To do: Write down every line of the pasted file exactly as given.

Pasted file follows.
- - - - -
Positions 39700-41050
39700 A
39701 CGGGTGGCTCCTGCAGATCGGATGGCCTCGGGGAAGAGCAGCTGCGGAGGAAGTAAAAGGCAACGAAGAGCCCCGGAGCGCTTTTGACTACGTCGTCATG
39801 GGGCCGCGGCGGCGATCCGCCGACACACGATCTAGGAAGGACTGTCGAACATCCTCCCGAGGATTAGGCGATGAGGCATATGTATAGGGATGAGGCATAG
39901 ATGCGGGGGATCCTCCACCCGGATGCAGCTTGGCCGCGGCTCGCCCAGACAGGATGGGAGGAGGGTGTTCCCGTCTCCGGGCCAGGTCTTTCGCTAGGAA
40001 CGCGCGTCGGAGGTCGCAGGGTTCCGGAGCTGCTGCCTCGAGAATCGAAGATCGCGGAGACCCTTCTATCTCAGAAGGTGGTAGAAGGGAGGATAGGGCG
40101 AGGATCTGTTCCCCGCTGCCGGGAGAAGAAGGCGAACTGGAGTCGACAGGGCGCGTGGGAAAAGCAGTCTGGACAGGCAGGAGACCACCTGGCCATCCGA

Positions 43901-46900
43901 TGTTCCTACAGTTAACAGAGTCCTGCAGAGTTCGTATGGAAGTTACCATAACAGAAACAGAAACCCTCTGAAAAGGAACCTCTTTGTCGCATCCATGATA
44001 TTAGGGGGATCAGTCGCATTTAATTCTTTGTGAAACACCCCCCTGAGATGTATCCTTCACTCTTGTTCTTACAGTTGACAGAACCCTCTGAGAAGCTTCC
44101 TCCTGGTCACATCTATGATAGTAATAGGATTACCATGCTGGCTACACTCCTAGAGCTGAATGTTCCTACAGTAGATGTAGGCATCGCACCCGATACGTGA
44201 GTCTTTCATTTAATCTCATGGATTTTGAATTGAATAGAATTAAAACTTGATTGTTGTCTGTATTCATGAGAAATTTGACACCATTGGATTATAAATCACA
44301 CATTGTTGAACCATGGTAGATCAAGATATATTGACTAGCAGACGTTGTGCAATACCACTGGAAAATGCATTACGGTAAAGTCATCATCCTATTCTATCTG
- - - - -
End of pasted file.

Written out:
Positions 39700-41050
39700 A
39701 CGGGTGGCTCCTGCAGATCGGATGGCCTCGGGGAAGAGCAGCTGCGGAGGAAGTAAAAGGCAACGAAGAGCCCCGGAGCGCTTTTGACTACGTCGTCATG
39801 GGGCCGCGGCGGCGATCCGCCGACACACGATCTAGGAAGGACTGTCGAACATCCTCCCGAGGATTAGGCGATGAGGCATATGTATAGGGATGAGGCATAG
39901 ATGCGGGGGATCCTCCACCCGGATGCAGCTTGGCCGCGGCTCGCCCAGACAGGATGGGAGGAGGGTGTTCCCGTCTCCGGGCCAGGTCTTTCGCTAGGAA
40001 CGCGCGTCGGAGGTCGCAGGGTTCCGGAGCTGCTGCCTCGAGAATCGAAGATCGCGGAGACCCTTCTATCTCAGAAGGTGGTAGAAGGGAGGATAGGGCG
40101 AGGATCTGTTCCCCGCTGCCGGGAGAAGAAGGCGAACTGGAGTCGACAGGGCGCGTGGGAAAAGCAGTCTGGACAGGCAGGAGACCACCTGGCCATCCGA

Positions 43901-46900
43901 TGTTCCTACAGTTAACAGAGTCCTGCAGAGTTCGTATGGAAGTTACCATAACAGAAACAGAAACCCTCTGAAAAGGAACCTCTTTGTCGCATCCATGATA
44001 TTAGGGGGATCAGTCGCATTTAATTCTTTGTGAAACACCCCCCTGAGATGTATCCTTCACTCTTGTTCTTACAGTTGACAGAACCCTCTGAGAAGCTTCC
44101 TCCTGGTCACATCTATGATAGTAATAGGATTACCATGCTGGCTACACTCCTAGAGCTGAATGTTCCTACAGTAGATGTAGGCATCGCACCCGATACGTGA
44201 GTCTTTCATTTAATCTCATGGATTTTGAATTGAATAGAATTAAAACTTGATTGTTGTCTGTATTCATGAGAAATTTGACACCATTGGATTATAAATCACA
44301 CATTGTTGAACCATGGTAGATCAAGATATATTGACTAGCAGACGTTGTGCAATACCACTGGAAAATGCATTACGGTAAAGTCATCATCCTATTCTATCTG